Similarly, data from the Trondheim Early Secure Study, a longitudinal community-based cohort, was analysed to test the association between PGS-BMI based on 32 SNPs, and child eating behaviours measured by CEBQ, in 652 6-year-old children. Results indicated that a higher PGS-BMI was associated with faster eating rate. However, none of the other eating behaviours was associated with increased genetic liability for obesity at this young age [41]. It is also an unusually lean sample, and perhaps lower variation in BMI impacts statistical power in this already small sample. In addition, to these largely non-significant results, a following study analysed data from 3031 4-year-old children from the Generation R cohort in the Netherlands. This study aimed to find associations between PGS-BMI based on 15 SNPs from a previous childhood obesity GWAS, PGS-BMI based on 97 SNPs from previous adult obesity GWAS, and childhood eating behaviours measured with the CEBQ. Results found no associations between childhood-based PGS-BMI and eating behaviours. However, in line with Llewellyn et al. (2014), they observed a small but significant association between higher adult-based PGS-BMI and lower satiety responsiveness in children (β = − 0.007, p < 0.05). No other significant associations were reported [42]. Previous molecular genetic studies do not report an association between measured genetic risk of obesity and measures of adiposity in early childhood, so the younger age may explain the null or weaker findings [43].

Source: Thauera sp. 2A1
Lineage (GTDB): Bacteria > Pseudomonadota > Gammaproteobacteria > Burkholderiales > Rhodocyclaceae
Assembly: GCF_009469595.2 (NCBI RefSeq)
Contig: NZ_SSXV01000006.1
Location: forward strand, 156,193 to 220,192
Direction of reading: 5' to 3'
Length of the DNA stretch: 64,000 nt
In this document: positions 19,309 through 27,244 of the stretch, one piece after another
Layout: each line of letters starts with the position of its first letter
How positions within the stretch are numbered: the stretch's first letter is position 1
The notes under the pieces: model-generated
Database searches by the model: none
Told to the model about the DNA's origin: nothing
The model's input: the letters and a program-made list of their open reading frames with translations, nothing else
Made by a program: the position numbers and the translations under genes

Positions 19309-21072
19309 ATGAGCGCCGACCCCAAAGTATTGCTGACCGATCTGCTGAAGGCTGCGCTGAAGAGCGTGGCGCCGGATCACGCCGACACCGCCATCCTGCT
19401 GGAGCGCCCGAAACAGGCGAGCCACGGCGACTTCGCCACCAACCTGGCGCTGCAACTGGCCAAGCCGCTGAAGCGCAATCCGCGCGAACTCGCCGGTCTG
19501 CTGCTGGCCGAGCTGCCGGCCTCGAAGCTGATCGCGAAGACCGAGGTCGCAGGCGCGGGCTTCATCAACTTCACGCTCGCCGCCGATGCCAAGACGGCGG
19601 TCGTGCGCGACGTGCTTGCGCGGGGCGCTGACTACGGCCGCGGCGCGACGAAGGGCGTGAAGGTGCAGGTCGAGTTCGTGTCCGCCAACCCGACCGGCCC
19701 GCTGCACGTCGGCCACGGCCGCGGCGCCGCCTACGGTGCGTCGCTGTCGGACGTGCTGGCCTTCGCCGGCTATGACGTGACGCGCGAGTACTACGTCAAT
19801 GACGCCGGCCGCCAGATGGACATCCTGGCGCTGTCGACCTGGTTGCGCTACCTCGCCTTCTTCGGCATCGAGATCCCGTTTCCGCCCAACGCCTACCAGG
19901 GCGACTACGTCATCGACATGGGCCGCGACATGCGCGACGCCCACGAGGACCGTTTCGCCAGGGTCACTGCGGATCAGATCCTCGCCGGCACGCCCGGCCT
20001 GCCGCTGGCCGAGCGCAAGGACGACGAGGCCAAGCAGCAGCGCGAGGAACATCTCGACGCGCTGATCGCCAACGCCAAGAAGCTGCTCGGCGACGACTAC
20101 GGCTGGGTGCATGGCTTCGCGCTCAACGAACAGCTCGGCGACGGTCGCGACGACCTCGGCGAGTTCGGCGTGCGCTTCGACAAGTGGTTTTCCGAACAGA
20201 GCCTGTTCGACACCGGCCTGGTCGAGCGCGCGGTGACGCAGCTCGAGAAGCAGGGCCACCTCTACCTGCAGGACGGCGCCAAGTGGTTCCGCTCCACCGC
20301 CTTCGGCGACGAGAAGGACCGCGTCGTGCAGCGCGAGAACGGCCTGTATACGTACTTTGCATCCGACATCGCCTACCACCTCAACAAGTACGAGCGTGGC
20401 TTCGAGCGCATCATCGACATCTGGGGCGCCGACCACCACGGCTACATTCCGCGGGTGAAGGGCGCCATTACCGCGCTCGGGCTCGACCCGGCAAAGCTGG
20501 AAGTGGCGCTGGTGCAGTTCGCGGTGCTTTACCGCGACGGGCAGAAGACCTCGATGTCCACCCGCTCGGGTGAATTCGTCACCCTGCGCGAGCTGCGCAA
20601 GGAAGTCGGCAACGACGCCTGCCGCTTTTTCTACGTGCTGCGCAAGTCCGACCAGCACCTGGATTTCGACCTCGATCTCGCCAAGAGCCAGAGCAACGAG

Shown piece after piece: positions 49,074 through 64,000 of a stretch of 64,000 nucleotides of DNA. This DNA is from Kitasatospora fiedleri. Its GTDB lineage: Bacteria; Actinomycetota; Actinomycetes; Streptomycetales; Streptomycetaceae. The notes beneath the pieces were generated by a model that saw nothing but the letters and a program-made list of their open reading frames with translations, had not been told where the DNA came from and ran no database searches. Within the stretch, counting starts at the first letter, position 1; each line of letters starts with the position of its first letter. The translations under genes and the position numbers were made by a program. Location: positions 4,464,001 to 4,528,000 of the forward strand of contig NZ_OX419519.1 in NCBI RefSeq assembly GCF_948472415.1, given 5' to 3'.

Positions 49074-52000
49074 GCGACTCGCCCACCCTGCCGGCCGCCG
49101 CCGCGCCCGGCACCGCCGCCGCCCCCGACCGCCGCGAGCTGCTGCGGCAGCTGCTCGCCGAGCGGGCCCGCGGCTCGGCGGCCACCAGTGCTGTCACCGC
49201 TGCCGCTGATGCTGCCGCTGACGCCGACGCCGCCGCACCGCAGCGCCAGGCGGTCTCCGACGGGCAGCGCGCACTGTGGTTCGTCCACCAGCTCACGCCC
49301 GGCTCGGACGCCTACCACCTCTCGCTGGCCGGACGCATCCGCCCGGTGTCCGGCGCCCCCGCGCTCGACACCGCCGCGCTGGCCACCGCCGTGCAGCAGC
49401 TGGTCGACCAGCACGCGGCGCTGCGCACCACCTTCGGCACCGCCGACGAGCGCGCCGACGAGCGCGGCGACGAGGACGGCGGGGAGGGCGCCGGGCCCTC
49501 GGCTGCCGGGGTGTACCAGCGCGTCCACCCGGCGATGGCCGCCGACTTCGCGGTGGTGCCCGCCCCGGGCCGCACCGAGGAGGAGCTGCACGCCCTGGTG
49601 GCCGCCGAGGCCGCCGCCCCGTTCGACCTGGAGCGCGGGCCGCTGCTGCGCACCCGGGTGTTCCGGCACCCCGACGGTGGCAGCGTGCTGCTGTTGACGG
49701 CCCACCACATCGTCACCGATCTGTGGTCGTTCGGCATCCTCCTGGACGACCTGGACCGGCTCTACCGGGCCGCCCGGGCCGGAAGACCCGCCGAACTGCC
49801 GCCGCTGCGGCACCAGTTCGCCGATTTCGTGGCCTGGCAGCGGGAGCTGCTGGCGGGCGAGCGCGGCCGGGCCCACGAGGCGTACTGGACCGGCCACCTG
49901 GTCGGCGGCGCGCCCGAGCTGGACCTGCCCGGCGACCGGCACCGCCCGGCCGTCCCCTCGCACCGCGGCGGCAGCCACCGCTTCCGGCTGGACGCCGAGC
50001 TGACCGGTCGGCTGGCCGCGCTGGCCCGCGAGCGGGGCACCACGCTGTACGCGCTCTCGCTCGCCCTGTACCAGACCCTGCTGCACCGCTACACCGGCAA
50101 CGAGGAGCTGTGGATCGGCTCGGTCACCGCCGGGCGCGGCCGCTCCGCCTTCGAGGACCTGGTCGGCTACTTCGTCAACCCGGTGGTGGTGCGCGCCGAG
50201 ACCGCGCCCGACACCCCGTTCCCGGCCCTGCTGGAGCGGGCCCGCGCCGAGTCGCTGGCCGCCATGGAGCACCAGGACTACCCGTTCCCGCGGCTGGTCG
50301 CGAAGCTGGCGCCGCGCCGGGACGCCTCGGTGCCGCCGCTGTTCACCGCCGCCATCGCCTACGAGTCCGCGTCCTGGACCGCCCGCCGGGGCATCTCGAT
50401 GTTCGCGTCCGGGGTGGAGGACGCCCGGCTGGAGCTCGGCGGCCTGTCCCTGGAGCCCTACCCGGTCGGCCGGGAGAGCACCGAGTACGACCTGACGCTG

One of the more recent studies analysed data from the Avon longitudinal study of parents and children, a longitudinal cohort study from the UK. Eating behaviours were measured using self-reported DEBQ when the participants were 14 years old (N = 4530) [44]. In comparison with previous research, this study used a more contemporary and comprehensive approach to derive the PGS-BMI. Instead of including only genome-wide significant SNPs from previous GWAS, the PGS-BMI was calculated with an iterative process including as many SNPs as possible. This is done by calculating several PGSs based on different p value thresholds, instead of just the genome-wide significant threshold of p = 10−8, such as p = 0.05, 0.01, and 0.1. The final polygenic score is chosen, because it explains the maximum amount of variance in the outcome [25]. Due to this method, the number of included SNPs is large and differs for each phenotype (emotional eating: 15,467 SNPs, restrained eating: 36,088 SNPs, and external eating: 10,780 SNPs). Results indicated that PGS-BMI was significantly associated with greater restrained eating (β = 0.14, p < 0.05), emotional eating (β = 0.21, p < 0.05), and lower external eating (β = − 0.19, p < 0.05). This negative association between the PGS-BMI and external eating at age 14 years seems counter intuitive at first. Further analyses highlighted that this association was mediated by BMI at 11 years, indicating that increased genetic liability for higher BMI was associated with greater BMI at 11 years which in turn was linked to lower external eating at 16 years. This result can be interpreted that participants with higher weight already at age 11 years change their eating behaviour aiming to reduce their external eating, e.g. the tendency to eat based on external food cues in the environment.